For any investment Tribunal to assume jurisdiction, several jurisdictional aspects need to be satisfied. One of them is jurisdiction ratione materiae. This means that investment arbitration Tribunals can only arbitrate disputes arising out of investments. Henceforth, a common point of contention in investment arbitration is whether something does in fact constitute an investment. There are multiple factors which affect the determination. A Tribunal will usually look to the appropriate investment treaty and see whether the right in question is accordingly defined. This was the case in Bridgestone v. Panama. However, a pure textual definition of a right as an investment will usually not be enough. Particularly in ICSID arbitrations, and Bridgestone v. Panama being one of them, the Tribunals will consider whether the right in question has the characteristics of an investment. In that sense the Tribunals wish to ascertain whether something indeed deserves investment protection and falls within the ambit of investment arbitration, while excluding other types of non-investment disputes (eg. commercial transaction disputes).
A non-binding characterization of an investment can be found in the USPFTA. The USPFTA states that characteristics of an investment are: (i) commitment of capital and resources, (ii) expectations of gain or profit and (iii) assumption of risk. By applying this legal logic, the Tribunal analyzed Bridgestone’s trademarks and licenses. It determined that a trademark’s function is to generate goodwill which retains customers and is used for promotion to attract new customers. Turning to promotion as a function, the Tribunal stated that promotion requires a commitment of resources. Promotion is also done with a view of attracting customers with a view of attaining profit or gain. Finally, considering that the trademark once put on the market is subject to competition and the possibility of being outperformed by competitors, the risk factor is also fulfilled. In that regard the Tribunal gave a very lucid explanation. However, it did not stop there. The Tribunal went further and stated that trademarks and IP rights are primarily negative, exclusionary rights. When used in such manner, solely to prevent others from using the same or similar rights they do not however constitute investment. As the Tribunal explains, positive use, the use when the right is exploited, depends on activities like promotion, sales and manufacture. It is through these activities that the trademark becomes the center of investment related activities and consequently worthy of investment protection. In the closing paragraphs the Tribunal concluded that if a trademark license is used in the same way as the trademark, as outlined above, it should also be considered an investment as well.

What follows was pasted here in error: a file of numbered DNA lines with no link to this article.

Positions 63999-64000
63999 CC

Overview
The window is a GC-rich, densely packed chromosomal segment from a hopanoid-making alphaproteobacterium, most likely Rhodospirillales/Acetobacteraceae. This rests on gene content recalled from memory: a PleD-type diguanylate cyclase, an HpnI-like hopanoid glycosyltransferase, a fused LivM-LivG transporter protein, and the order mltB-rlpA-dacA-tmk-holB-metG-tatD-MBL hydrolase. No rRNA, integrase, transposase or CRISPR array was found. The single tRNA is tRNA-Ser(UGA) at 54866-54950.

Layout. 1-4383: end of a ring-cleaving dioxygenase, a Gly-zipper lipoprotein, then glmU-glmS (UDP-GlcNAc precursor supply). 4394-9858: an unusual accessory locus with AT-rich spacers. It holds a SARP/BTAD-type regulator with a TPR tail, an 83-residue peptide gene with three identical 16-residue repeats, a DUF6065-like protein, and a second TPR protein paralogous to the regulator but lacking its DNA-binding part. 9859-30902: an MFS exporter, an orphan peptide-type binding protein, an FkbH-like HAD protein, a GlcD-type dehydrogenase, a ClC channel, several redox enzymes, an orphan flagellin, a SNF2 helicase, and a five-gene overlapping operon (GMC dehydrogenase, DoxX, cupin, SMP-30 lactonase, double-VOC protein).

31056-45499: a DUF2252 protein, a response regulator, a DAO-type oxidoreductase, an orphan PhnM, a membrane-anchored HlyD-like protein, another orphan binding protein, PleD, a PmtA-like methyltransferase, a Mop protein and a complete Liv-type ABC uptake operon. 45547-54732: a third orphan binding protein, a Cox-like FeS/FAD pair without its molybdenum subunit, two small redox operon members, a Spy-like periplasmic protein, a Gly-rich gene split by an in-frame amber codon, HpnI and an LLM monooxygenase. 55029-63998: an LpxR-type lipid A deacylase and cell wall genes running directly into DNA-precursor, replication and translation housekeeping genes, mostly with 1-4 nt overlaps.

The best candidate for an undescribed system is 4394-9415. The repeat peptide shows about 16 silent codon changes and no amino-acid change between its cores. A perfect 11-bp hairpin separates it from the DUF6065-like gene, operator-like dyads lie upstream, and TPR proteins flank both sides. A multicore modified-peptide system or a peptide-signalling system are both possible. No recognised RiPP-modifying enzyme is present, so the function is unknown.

Although the case perhaps does not have the high-profile appeal in the likes of Philip Morris and Eli Lilly, this ruling might yet prove to be seminal in many ways. Considering that it is the first ruling that has analyzed an IP right as an investment in such detail, Bridgestone v. Panama creates a blueprint and paves the way for future investment arbitration cases dealing with IP.
*Ivan Stepanov is PhD candidate at the Friedrich-Alexander University Erlangen-Nuremberg (prof. dr. Markus Krajewski) and working as a PhD researcher at the Max Planck Institute for Innovation and Competition in Munich. The focus of his thesis is the intersection of intellectual property and international investment law. Ivan holds two LL. M. degrees – one in International Trade and Investment Law from the University of Amsterdam and the other in Intellectual Property and Competition Law from the Munich Intellectual Property Law Center.